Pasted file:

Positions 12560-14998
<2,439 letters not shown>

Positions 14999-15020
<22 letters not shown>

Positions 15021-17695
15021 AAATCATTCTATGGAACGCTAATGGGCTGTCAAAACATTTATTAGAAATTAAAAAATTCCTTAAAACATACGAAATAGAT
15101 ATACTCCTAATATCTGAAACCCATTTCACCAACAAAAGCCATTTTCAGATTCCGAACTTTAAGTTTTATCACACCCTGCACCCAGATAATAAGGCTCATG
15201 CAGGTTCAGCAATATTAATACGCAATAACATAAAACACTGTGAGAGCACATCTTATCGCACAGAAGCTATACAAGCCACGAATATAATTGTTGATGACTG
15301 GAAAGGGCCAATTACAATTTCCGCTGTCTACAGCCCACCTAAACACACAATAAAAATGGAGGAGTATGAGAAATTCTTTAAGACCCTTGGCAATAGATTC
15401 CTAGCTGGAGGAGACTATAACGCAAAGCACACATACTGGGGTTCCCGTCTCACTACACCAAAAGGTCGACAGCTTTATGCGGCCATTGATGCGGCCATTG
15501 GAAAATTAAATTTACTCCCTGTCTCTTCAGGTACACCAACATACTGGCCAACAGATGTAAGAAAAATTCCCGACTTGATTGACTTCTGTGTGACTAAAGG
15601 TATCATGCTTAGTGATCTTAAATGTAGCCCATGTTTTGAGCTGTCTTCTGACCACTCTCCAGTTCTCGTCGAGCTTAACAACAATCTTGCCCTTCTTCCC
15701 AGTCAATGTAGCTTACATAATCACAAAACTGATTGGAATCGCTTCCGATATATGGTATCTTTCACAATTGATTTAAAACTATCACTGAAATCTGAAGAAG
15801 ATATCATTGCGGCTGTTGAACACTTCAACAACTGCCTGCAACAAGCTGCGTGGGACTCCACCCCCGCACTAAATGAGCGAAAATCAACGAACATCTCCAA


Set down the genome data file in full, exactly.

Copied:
Positions 12560-14998
<2,439 letters not shown>

Positions 14999-15020
<22 letters not shown>

Positions 15021-17695
15021 AAATCATTCTATGGAACGCTAATGGGCTGTCAAAACATTTATTAGAAATTAAAAAATTCCTTAAAACATACGAAATAGAT
15101 ATACTCCTAATATCTGAAACCCATTTCACCAACAAAAGCCATTTTCAGATTCCGAACTTTAAGTTTTATCACACCCTGCACCCAGATAATAAGGCTCATG
15201 CAGGTTCAGCAATATTAATACGCAATAACATAAAACACTGTGAGAGCACATCTTATCGCACAGAAGCTATACAAGCCACGAATATAATTGTTGATGACTG
15301 GAAAGGGCCAATTACAATTTCCGCTGTCTACAGCCCACCTAAACACACAATAAAAATGGAGGAGTATGAGAAATTCTTTAAGACCCTTGGCAATAGATTC
15401 CTAGCTGGAGGAGACTATAACGCAAAGCACACATACTGGGGTTCCCGTCTCACTACACCAAAAGGTCGACAGCTTTATGCGGCCATTGATGCGGCCATTG
15501 GAAAATTAAATTTACTCCCTGTCTCTTCAGGTACACCAACATACTGGCCAACAGATGTAAGAAAAATTCCCGACTTGATTGACTTCTGTGTGACTAAAGG
15601 TATCATGCTTAGTGATCTTAAATGTAGCCCATGTTTTGAGCTGTCTTCTGACCACTCTCCAGTTCTCGTCGAGCTTAACAACAATCTTGCCCTTCTTCCC
15701 AGTCAATGTAGCTTACATAATCACAAAACTGATTGGAATCGCTTCCGATATATGGTATCTTTCACAATTGATTTAAAACTATCACTGAAATCTGAAGAAG
15801 ATATCATTGCGGCTGTTGAACACTTCAACAACTGCCTGCAACAAGCTGCGTGGGACTCCACCCCCGCACTAAATGAGCGAAAATCAACGAACATCTCCAA